When you work with a TB12 Body Coach in an initial session, one of the things you’ll hear us say most often is “form first.” Correct form should be the foundation for every exercise and for your functional strength & conditioning program.
Exercising with proper form — “form first” — promotes injury-free functional movements through proper biomechanics. It is also the path toward realizing your potential for peak performance. Impatiently chasing peak performance by cutting corners in your form will lead to pain, injury, and compromised performance. You should focus on moving with good mechanics at all times. Whether we're walking to work or playing a sport, we're continually creating and reinforcing movement patterns.
Mind-body connections can work in one of two ways. If we’re using correct form in our movements, we make good neuromuscular memories. But if we move with incorrect form, we can develop imbalances or create compensation patterns leading to an overload of a structure — like knees, ankles, and shoulders. In the example of running, if you load your left side more than your right side, you will have unequal force distribution. Unequal force distribution results in your left side taking on more load than your right.
This puts your left side at risk for injury and pain. Exercising with quality form allows your body to absorb external forces (like pounding the pavement when you run) by using proper mechanics and creating alignment in your body to limit the potential for injury.
Form Comes First
Form first is integral to the entire session you will have with a TB12 Body Coach. During the session, your Body Coach will carefully observe your movement in every plane of motion throughout the kinetic chain. This evaluation allows the Body Coach to identify weaknesses or imbalances in the movements — imbalances that can be the root cause of your injury or chronic pain.
Using Cues to Initiate Change
Body Coaches use a variety of verbal and tactile cues that help clients learn to use proper form when they are training. While assessing a client's squat, for example, a Body Coach is analyzing correct muscle activation and biomechanics such as knee alignment and trunk position. Correct muscle activation allows proper dispersion of forces onto the proper muscles, allowing for improved mobility and effectiveness of muscles.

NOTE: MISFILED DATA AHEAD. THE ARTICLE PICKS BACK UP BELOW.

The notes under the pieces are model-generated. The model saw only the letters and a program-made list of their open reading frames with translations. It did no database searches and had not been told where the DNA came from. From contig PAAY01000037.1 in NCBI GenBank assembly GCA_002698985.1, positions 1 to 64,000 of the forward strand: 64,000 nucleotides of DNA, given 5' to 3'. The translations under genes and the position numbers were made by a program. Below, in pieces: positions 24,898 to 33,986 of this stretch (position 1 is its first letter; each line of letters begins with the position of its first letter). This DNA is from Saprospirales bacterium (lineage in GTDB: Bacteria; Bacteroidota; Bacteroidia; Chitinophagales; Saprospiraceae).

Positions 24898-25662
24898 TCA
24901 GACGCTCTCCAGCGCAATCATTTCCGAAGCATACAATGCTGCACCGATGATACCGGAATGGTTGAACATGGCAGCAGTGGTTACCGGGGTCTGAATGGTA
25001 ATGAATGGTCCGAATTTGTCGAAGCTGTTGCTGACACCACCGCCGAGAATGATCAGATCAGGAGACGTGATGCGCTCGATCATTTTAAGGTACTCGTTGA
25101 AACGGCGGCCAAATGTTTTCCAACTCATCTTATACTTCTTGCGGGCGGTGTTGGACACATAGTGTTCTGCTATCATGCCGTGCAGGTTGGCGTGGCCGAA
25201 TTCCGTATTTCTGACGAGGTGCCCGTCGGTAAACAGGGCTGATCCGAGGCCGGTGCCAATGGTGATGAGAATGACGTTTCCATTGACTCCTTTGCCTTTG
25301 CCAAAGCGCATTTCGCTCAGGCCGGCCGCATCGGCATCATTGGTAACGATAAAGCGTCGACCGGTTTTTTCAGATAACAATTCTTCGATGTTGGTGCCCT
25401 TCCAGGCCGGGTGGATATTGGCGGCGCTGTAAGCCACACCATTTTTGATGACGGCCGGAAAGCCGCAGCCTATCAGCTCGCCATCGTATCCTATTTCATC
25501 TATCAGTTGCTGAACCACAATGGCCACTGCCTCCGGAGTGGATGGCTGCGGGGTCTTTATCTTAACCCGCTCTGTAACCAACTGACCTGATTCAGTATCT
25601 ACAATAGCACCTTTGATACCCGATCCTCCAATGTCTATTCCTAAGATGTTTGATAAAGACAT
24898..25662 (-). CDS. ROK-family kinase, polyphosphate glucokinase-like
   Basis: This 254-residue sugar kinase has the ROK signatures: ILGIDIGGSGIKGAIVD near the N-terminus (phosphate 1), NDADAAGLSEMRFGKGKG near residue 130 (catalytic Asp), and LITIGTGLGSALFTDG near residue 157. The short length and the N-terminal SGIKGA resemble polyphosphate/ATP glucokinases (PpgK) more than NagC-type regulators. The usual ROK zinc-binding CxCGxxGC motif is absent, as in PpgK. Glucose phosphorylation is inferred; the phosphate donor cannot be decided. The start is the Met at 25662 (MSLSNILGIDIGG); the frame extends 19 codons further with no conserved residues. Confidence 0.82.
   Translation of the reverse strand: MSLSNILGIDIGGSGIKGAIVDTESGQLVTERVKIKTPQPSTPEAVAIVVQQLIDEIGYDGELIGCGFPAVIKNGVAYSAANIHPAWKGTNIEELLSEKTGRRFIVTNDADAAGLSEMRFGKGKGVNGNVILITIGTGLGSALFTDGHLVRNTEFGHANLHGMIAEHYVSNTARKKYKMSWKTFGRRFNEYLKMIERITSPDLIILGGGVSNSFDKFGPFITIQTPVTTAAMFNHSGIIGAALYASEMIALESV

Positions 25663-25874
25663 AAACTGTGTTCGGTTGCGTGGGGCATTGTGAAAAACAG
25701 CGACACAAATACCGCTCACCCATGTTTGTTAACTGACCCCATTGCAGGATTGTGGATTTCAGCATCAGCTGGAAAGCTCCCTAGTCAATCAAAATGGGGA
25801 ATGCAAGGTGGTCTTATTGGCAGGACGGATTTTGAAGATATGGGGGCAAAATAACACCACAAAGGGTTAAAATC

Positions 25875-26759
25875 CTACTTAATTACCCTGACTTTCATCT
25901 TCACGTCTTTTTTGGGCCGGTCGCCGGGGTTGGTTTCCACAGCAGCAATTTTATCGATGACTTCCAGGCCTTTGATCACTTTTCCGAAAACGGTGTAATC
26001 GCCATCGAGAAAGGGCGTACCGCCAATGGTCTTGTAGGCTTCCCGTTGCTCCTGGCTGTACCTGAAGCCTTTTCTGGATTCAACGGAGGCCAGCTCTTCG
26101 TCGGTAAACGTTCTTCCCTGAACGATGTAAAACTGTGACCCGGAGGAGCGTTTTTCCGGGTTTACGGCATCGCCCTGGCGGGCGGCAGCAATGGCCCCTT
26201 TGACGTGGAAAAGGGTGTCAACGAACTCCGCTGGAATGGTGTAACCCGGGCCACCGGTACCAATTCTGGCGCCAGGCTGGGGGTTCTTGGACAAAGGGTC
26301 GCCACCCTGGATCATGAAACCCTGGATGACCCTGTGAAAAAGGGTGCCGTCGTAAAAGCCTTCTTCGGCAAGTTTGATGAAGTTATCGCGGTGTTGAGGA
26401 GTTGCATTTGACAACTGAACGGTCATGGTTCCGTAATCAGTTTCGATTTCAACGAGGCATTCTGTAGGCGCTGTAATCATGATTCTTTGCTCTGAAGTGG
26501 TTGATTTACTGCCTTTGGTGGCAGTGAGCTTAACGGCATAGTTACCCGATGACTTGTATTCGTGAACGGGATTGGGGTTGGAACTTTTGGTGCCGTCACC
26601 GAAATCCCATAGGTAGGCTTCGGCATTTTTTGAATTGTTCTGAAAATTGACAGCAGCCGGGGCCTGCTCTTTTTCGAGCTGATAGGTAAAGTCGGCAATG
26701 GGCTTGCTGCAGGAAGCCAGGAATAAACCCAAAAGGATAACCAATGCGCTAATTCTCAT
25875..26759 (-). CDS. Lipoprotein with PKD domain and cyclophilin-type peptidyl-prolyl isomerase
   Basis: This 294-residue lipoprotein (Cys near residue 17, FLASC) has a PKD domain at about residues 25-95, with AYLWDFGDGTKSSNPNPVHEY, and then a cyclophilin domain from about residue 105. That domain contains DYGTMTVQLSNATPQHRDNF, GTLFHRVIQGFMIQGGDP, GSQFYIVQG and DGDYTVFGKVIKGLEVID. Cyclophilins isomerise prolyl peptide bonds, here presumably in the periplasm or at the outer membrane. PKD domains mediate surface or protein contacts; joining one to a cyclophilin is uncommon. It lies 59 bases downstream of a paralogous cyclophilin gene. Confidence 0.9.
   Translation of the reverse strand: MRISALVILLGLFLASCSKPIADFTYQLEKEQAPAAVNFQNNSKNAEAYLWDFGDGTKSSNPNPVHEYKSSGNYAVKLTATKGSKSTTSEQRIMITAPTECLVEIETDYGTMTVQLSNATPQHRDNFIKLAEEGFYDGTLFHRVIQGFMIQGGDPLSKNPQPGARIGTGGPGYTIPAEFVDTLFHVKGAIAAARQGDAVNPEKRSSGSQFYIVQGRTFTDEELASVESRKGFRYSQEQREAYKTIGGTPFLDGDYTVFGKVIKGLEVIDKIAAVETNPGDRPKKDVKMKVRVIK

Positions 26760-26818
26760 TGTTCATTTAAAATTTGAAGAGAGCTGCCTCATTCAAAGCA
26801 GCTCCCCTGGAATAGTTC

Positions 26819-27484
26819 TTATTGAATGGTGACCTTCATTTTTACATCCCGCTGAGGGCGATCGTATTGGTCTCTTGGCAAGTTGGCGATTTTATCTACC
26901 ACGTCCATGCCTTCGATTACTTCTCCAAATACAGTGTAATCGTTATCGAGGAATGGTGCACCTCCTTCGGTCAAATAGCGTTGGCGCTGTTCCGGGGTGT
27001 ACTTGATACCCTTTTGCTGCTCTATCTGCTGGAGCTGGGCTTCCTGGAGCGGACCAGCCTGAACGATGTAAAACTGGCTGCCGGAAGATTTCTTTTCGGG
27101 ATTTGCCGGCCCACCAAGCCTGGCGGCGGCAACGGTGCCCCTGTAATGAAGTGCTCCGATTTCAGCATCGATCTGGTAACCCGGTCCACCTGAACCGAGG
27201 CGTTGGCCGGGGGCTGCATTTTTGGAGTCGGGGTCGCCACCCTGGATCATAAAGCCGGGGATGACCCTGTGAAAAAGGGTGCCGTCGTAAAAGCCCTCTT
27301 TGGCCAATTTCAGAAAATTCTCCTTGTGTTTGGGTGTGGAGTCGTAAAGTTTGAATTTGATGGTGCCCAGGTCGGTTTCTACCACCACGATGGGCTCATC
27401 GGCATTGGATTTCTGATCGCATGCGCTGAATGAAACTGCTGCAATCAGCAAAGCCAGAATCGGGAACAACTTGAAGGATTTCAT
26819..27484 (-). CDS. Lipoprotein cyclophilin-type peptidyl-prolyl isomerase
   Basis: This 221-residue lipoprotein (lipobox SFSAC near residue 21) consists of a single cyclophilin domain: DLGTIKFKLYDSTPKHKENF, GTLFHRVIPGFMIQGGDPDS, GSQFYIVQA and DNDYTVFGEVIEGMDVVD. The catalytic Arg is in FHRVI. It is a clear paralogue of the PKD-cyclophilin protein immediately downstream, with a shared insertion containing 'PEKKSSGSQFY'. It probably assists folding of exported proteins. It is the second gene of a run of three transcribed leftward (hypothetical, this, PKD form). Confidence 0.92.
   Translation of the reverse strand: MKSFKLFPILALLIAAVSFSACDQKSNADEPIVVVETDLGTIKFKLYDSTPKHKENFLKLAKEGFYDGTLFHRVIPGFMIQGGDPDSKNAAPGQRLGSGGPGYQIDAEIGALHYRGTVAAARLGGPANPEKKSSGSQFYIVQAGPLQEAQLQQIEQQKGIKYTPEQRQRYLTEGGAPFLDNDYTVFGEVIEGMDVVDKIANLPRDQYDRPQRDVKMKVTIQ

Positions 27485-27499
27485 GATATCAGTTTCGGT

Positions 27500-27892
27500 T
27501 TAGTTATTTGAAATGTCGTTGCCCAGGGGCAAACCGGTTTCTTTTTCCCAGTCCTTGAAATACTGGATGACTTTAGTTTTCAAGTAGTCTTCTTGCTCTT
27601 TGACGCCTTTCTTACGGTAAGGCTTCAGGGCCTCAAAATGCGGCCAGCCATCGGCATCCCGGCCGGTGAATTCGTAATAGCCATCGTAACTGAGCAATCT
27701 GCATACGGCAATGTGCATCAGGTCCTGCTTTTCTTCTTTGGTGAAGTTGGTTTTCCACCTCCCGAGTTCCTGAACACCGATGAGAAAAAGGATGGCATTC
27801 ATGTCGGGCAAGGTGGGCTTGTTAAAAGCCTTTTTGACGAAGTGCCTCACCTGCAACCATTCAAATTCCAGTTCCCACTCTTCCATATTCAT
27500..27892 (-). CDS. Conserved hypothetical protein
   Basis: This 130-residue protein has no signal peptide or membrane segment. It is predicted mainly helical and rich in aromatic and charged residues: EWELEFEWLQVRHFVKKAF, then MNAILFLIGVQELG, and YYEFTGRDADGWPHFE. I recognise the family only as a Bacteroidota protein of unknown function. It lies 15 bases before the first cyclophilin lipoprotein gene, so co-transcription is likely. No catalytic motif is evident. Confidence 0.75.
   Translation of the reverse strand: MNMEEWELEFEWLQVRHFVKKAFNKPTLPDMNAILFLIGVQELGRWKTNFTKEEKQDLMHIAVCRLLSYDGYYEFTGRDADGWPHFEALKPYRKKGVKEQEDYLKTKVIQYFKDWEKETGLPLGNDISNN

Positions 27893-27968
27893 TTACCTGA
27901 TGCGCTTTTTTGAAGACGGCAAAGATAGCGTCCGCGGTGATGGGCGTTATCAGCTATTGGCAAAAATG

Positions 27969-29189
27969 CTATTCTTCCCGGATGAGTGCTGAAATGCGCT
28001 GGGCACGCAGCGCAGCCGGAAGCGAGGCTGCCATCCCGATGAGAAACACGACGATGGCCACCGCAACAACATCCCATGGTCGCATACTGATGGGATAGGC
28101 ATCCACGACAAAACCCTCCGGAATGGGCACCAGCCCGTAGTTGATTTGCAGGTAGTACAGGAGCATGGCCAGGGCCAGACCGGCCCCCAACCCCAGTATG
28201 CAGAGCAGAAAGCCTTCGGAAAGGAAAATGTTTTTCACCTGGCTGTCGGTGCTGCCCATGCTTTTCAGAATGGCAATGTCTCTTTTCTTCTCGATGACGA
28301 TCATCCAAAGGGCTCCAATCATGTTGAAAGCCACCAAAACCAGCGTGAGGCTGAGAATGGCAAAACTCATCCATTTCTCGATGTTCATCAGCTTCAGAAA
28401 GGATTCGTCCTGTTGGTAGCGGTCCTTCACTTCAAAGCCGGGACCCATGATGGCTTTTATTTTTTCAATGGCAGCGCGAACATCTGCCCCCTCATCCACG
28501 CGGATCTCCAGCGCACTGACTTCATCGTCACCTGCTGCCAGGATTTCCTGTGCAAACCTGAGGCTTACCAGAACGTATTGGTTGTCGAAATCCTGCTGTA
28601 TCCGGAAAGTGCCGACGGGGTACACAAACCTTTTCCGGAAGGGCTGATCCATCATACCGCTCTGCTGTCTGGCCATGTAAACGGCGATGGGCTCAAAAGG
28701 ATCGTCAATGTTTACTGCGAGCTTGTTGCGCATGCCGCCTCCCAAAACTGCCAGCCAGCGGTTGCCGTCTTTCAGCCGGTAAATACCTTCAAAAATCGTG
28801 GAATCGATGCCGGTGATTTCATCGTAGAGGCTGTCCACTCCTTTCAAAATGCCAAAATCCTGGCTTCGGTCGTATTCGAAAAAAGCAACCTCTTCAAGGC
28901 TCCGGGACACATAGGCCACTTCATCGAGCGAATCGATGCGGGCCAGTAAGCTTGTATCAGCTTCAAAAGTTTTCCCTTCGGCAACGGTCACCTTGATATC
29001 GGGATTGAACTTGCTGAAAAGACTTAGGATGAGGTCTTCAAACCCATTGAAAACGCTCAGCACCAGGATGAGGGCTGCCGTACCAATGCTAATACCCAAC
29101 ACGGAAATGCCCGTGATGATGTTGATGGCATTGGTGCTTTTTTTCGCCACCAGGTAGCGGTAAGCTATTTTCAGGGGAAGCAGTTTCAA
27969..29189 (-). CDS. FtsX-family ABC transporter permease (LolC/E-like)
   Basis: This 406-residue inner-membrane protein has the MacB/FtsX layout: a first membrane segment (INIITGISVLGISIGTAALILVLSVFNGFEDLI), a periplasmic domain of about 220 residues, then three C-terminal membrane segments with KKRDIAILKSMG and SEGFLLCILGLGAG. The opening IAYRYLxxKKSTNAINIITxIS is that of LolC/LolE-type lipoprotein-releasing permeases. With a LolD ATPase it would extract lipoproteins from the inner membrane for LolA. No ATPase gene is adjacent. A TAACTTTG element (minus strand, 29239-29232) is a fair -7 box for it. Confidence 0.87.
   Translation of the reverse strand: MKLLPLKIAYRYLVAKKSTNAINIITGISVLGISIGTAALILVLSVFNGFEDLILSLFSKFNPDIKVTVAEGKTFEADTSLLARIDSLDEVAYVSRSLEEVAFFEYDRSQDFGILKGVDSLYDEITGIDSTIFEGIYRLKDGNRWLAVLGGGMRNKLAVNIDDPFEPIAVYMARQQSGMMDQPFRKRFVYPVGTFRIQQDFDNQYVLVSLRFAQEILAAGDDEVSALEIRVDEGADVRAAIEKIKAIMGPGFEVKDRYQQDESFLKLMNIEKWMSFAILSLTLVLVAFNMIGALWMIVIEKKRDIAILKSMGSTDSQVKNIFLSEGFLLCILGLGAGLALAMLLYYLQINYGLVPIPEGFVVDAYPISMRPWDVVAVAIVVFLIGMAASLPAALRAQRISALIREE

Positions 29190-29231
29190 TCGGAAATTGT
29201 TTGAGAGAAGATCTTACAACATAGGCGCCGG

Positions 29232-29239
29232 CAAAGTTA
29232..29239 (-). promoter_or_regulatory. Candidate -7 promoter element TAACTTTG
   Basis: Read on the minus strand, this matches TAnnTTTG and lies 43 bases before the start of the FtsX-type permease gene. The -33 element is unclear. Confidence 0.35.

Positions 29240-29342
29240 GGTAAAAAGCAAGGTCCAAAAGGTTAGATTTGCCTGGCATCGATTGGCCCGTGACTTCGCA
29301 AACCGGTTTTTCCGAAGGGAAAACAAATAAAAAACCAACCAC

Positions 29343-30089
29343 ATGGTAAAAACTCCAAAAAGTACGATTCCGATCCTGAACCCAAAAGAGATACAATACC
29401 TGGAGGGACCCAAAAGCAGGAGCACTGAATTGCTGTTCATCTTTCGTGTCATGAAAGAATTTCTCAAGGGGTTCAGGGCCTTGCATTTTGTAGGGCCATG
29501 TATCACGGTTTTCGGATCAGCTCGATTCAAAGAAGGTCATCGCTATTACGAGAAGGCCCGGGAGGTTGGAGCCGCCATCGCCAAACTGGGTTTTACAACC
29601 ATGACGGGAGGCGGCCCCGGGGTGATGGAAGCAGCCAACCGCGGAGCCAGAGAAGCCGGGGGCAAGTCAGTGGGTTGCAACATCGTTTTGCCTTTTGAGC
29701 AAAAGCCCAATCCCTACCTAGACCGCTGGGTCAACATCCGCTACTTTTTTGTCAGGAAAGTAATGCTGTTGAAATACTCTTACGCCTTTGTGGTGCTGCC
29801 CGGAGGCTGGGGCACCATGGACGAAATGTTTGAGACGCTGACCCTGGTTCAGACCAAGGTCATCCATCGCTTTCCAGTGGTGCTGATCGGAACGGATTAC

Tactile cueing can be as simple as your Body Coach tapping on the correct muscles you should activate during the movement. The Path Toward Functional Movement With the squat, for example, the Body Coach may tap on your abdominal muscles to make sure those muscles are helping you stabilize your spine during the squat. Once we develop the foundation of the exercise, we incorporate the speed component into the movement. Combining speed with correct form makes the movement functional. Making it functional is what translates to sport and everyday life.
“Form first means engaging only the muscles you should be engaging for the movement you are attempting to do. That’s how you keep the proper balance.” — Tom Brady
Gains Over Time
Committing to a form first approach with your movement and exercise can lead to:
1) More efficient power flow through the body, leading to improved performance
2) Balanced muscle activation leading to greater strength
3) More effective absorption and distribution of loads from external forces, leading to a lower likelihood of injury and better long-term health
The bottom line is to make form a workout priority. Keep your ego in check when following any training program. Don't let a desire to use more resistance or intensity than you can handle with good form outpace a commitment to making sure form comes first.